So, the patient would go through EGFR inhibitors, typically continue the irinotecan—so irinotecan plus panitumumab or cetuximab. And following that, then we have 2 options: regorafenib and TAS-102. They’re oral options, so they’re oral pills. And they’re a little bit different. One is a multikinase inhibitor that targets multiple facets of the tumor. The other one, TAS-102, is essentially a cytotoxic agent. It’s a chemotherapy drug that belongs to the super family of fluoropyrimidine. It’s not 5-FU or capecitabine. It’s different and works when the others fail because of its biochemical composition, but it’s a chemotherapy drug.

When we look at the cumulative knowledge with regorafenib or TAS-102, we don’t have any studies that actually compared the 2 head-to-head, so we don’t have that data. Historically from all the studies we have, they seem to derive very similar benefits in terms of survival and progression-free survival. So, this comes from the CORRECT and RECORD studies. Both of them were studies that had patients pre-exposed to all chemotherapy regimens, all biologics as indicated.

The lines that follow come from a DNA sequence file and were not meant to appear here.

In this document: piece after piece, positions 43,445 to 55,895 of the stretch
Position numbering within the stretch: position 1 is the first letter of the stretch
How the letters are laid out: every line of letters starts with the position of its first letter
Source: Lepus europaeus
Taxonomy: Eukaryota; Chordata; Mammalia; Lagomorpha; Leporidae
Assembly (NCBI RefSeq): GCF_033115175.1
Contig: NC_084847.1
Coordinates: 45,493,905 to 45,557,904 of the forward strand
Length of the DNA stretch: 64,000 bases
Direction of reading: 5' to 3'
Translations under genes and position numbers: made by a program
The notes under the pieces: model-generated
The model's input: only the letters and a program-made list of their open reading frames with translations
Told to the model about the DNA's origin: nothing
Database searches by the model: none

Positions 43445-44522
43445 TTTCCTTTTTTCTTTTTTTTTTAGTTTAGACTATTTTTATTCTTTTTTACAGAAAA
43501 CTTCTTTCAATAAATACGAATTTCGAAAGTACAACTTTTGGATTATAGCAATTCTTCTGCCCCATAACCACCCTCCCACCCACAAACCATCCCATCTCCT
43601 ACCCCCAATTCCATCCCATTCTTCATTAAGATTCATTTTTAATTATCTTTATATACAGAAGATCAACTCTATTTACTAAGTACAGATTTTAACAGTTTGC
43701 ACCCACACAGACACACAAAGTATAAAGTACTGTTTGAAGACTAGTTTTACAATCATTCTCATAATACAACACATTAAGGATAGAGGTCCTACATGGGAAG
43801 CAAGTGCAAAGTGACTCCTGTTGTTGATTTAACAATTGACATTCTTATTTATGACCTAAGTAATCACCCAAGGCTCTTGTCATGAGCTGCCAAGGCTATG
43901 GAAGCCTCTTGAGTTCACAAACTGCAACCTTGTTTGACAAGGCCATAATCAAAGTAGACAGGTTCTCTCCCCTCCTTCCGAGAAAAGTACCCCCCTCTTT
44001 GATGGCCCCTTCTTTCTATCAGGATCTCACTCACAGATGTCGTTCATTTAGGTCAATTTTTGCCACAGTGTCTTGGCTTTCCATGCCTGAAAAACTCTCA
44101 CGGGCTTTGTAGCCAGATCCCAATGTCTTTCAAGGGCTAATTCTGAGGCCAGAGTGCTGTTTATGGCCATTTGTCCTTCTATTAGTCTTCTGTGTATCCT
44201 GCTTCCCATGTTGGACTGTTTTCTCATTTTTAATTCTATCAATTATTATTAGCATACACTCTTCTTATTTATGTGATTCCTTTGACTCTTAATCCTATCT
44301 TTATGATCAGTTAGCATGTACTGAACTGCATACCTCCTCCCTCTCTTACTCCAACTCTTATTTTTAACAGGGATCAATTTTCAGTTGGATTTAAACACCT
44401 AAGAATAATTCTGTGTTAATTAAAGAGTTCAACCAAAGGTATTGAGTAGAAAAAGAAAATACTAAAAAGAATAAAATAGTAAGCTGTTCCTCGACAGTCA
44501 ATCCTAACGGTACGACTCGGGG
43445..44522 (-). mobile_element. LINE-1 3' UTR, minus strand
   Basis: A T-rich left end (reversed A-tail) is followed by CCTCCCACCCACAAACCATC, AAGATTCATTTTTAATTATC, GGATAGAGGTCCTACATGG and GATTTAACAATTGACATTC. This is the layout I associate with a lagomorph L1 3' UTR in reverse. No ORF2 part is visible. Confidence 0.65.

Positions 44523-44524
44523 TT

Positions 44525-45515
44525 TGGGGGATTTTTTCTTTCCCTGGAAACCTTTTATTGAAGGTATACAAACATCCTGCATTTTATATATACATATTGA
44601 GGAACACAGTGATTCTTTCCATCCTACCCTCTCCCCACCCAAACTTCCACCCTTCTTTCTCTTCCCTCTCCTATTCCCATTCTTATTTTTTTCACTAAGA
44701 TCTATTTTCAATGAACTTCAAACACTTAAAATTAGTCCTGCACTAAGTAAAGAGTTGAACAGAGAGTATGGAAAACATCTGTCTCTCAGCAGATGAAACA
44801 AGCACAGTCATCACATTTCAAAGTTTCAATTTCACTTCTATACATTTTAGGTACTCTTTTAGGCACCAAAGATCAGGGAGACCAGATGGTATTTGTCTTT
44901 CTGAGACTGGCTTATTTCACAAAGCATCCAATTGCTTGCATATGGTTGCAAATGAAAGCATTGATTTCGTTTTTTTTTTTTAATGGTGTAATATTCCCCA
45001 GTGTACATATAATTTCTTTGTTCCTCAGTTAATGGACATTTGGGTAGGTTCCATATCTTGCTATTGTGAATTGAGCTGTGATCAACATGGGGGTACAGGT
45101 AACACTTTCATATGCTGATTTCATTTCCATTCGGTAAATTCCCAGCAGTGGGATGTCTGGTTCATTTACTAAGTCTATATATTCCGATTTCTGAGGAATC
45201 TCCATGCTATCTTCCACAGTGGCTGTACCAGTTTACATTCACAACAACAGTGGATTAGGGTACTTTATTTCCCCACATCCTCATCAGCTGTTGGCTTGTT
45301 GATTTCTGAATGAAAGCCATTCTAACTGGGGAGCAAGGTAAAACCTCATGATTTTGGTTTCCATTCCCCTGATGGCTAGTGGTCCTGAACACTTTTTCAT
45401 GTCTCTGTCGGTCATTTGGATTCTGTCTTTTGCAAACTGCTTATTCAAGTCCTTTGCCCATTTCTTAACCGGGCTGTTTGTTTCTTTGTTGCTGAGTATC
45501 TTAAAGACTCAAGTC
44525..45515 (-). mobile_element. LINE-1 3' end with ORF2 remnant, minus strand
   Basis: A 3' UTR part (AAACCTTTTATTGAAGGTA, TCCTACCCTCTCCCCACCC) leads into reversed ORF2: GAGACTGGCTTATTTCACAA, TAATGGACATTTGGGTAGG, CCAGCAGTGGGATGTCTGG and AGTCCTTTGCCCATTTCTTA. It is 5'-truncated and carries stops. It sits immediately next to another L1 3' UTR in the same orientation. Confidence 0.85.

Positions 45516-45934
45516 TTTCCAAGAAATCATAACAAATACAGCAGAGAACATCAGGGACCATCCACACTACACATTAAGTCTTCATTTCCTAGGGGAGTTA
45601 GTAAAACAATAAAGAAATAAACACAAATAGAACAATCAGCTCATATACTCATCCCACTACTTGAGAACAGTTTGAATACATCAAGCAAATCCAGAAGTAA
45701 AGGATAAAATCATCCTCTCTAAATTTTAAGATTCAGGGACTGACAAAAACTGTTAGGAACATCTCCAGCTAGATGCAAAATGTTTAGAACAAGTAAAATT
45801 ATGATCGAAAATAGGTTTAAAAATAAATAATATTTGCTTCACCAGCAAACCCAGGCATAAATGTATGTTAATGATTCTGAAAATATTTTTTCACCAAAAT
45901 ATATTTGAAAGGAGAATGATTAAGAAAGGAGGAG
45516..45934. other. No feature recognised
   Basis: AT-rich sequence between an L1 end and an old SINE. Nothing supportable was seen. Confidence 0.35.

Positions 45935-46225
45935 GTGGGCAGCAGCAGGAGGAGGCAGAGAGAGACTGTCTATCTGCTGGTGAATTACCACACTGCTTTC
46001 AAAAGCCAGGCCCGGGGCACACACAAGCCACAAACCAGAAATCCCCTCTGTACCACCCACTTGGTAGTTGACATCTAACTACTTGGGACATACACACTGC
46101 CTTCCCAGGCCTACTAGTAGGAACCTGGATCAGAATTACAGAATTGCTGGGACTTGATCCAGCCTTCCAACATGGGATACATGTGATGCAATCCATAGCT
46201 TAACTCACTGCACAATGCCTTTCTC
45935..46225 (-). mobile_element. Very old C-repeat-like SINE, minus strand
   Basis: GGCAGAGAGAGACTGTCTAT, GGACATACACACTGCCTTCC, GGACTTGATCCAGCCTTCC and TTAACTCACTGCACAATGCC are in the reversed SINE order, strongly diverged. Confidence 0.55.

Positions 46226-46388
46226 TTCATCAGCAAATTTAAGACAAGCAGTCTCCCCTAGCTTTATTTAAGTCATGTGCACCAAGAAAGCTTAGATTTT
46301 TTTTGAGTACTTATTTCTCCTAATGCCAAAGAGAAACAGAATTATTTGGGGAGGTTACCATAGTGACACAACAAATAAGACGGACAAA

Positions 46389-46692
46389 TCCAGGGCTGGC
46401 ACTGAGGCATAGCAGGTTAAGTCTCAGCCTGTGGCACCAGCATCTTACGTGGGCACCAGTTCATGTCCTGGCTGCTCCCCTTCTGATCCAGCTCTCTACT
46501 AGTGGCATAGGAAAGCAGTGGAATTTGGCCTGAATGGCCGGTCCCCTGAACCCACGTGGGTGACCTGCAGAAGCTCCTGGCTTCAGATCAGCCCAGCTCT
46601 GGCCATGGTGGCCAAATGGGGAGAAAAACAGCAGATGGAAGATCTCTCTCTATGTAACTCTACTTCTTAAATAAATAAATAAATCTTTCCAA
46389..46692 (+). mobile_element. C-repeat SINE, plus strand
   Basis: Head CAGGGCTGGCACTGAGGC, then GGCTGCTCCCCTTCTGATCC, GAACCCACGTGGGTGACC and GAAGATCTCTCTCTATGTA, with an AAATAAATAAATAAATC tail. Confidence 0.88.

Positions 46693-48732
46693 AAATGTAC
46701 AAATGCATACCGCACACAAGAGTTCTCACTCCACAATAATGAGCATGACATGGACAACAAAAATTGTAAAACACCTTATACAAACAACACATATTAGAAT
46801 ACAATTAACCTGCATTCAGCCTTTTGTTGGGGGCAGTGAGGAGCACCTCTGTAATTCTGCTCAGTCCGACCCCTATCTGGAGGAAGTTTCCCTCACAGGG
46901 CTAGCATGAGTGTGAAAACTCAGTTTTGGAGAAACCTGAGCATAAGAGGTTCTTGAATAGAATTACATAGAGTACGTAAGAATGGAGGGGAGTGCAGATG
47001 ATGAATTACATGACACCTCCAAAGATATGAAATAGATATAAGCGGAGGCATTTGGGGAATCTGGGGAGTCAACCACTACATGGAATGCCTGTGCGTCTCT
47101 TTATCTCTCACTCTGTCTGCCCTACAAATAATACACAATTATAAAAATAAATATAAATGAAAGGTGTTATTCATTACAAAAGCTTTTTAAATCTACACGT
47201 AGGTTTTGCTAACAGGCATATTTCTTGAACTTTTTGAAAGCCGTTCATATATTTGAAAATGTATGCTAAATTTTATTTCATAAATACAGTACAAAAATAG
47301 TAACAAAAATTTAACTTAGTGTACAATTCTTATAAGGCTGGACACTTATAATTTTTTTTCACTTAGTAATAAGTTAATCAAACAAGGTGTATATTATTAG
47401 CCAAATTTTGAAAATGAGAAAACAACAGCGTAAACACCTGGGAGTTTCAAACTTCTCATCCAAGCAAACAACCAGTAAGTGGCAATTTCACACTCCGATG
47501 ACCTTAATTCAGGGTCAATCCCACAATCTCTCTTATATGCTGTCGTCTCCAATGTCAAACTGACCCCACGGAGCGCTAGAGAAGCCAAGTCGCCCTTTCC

There were 2 other studies that give us somewhat of a hint about perhaps the benefit of each one of the agents in less pre-exposed patients. These were Asian studies—CONCUR and TERRA, CONCUR with regorafenib and TERRA with TAS-102. And interestingly in those studies, historically at least when you compare them to the more pre-exposed patients, regorafenib seems to do much better in less pre-exposed patients. TAS-102 doesn’t seem to care.

Additionally, we have only a subgroup analysis in the RECORD study that suggested that if patients were pre-exposed to regorafenib before TAS-102, they do equally well as those that were not. Meaning in other words, pre-exposure to regorafenib did not seem to compromise the chances of TAS-102 to work.

Now these are hints. Ultimately, unless we compare them head-to-head, one cannot make a scientific conclusion. The toxicities are a little bit different—hand-foot syndrome in one; hematologic toxicities in the other one. GI toxicities are about the same, if we believe the 1 study that was published in Clinical Colorectal Cancer that was mostly a retrospective experience with both agents, and fatigue was about the same in 2, which probably speaks to the stage of the disease more than the drug, although both drugs add some level of fatigue. Regorafenib adds fatigue probably quicker than TAS-102, but TAS-102 does induce that.